12 comments:

  1. I review for Revell on my blog. I love getting the books and helping writers with promotion. It's led to being contacted by PR people and an opportunity to post reviews on the Suspense Sisters' blog once per quarter. So, it's not just a matter of putting your opinion out there. You don't know where it will lead. :)

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    1. So true, Sandra! And your opinion matters as much as your willingness to promote others. It really is a win-win. :)

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  2. I've met so many writer friends through book reviews and it supports my "reading habit," too. Helping others is the biggest benefit. Helping yourself is just the sprinkles on the cake!

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  3. Hi Annette, what a helpful review with wonderful reasons. At present I don't feel I have time to review regularly, but there a few recent reads I want to post on. (Wow, awful sentence there.) One thing I don't get is reviewers who rave about a book, then give it a three. Out of five, that's 60%, or a D. LOL. Aw well. Good post today.

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    1. As a multi-published author, I'm sure you've seen your share of "unexplainable" reviews where they give a lower score but a rave review, Tanya. Hm... A mystery to be sure. Thanks for chiming in. :)

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  4. Like Sandra, I review for Revell. But I also write reviews on books put out there by other publishers too. I enjoy sharing good stories with other readers. Besides that, I learn a lot from writing reviews - the process helps me focus on what I liked or didn't like.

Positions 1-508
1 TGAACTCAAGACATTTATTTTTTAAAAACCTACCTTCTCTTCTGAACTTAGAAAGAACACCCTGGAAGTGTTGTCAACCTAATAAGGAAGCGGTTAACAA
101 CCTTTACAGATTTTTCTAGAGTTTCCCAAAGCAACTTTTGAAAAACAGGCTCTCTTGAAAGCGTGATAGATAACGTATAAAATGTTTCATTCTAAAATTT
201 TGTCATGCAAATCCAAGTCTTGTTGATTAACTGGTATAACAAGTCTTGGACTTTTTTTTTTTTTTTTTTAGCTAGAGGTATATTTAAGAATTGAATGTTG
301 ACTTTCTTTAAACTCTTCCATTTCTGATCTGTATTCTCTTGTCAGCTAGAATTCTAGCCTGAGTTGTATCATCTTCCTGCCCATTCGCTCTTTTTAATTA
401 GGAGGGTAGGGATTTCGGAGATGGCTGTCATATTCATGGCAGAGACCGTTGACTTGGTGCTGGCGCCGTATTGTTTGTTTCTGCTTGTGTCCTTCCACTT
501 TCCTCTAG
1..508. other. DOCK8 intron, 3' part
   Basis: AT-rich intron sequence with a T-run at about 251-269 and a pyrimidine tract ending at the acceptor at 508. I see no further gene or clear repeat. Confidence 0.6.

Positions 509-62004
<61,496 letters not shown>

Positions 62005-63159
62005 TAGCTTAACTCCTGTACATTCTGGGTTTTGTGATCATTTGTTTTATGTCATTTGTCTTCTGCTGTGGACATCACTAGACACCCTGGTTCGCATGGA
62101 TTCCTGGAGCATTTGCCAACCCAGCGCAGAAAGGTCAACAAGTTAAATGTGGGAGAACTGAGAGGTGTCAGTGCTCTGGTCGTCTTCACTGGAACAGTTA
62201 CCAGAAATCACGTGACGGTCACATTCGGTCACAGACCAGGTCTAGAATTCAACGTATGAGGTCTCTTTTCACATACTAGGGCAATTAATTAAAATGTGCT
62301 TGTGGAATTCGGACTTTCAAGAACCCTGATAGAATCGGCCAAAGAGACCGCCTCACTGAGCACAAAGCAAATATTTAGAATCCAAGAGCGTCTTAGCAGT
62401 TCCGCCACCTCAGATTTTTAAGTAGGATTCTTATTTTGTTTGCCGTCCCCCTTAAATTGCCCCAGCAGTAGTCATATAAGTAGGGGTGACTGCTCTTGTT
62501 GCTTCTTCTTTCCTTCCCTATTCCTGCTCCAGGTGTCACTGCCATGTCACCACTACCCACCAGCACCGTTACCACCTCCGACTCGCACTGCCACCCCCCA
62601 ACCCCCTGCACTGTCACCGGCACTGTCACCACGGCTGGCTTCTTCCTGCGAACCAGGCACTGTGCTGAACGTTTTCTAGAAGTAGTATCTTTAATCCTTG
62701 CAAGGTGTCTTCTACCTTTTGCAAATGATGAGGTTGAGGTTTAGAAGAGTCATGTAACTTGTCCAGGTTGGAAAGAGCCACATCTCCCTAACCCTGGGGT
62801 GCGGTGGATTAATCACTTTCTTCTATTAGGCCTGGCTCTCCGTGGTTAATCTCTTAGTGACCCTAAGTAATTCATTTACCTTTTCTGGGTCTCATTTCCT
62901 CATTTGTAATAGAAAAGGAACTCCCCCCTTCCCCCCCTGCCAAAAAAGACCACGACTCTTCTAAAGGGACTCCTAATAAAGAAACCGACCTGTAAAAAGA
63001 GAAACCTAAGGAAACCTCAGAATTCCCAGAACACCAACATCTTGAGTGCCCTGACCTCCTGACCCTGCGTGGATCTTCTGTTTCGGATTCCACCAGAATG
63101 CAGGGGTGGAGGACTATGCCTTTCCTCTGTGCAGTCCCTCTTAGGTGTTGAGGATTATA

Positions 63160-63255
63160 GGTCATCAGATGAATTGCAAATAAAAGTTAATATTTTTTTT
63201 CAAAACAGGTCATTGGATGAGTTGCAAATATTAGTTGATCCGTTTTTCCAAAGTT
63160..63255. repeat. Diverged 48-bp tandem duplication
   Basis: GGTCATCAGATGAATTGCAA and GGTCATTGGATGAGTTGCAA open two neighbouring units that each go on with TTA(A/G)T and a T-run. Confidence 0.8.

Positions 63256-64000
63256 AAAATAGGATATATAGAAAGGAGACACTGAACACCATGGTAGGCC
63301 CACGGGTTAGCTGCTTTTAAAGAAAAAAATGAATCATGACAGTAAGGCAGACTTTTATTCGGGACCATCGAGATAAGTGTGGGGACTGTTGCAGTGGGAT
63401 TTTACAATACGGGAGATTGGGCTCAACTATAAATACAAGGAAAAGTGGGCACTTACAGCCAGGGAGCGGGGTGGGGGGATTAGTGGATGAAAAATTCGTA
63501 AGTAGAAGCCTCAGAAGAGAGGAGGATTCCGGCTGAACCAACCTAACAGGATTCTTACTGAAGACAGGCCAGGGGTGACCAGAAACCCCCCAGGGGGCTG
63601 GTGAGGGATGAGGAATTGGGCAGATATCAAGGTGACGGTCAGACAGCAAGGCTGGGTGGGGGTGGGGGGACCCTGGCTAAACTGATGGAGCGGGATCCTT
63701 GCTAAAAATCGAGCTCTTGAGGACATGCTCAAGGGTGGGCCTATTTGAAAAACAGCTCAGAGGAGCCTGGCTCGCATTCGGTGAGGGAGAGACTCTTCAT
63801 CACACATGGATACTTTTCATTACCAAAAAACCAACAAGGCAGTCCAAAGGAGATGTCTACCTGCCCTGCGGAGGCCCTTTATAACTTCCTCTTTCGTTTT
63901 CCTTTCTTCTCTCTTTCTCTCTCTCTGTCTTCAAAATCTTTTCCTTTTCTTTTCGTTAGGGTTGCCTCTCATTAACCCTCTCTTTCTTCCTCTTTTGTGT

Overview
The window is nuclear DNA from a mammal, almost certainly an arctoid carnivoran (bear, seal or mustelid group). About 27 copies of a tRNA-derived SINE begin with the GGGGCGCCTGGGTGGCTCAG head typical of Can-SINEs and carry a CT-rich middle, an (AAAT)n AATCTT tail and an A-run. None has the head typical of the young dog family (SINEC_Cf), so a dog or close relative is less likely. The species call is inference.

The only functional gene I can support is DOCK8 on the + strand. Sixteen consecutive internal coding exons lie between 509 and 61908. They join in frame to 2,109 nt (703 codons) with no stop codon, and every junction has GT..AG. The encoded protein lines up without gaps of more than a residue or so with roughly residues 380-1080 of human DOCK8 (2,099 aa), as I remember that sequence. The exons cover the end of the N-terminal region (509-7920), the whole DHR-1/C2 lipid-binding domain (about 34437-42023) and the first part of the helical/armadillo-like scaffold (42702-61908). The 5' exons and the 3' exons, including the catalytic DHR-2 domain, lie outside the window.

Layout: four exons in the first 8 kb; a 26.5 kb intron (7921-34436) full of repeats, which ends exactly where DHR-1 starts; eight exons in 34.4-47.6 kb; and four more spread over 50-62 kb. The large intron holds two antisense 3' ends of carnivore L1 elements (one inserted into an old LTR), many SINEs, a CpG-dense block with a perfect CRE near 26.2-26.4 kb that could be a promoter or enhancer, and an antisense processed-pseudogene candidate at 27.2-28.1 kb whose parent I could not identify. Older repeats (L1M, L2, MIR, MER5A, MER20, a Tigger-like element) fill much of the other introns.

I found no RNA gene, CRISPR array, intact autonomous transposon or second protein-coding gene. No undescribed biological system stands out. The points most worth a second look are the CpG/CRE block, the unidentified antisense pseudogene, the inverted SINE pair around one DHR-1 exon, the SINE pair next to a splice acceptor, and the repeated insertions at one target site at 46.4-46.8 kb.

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    1. Right, and that informs our writing. Well said, Dawn!

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  5. I love reviewing books because it gives me an "excuse" for reading so many when I should be doing something else. LOL. Seriously it's been a great way for me to connect with and support authors and Christian fiction.

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    1. I love that "excuse" too, Susan. :) And even though it's part of my work, I sometimes feel guilty. Thing is, for writers, reading is not a leisure activity. It's a student's effort and a delightful one at that. ;)

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  6. I don't mean to sound dumb, and I guess this does, but how do you become a reviewer? Do you just purchase a book and post a review on amazon or something like that?

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    1. Great question, Barbara, and yes. Also, most review programs or teams want to see you have a blog where you regularly post reviews. The publishers are looking for your "reach." They want more people to learn about the book, so building a following on your blog is also helpful. But you don't need to belong to a reviewing program, or have a blog, to get started. I hope that helps. Thank you for asking and thanks for reading!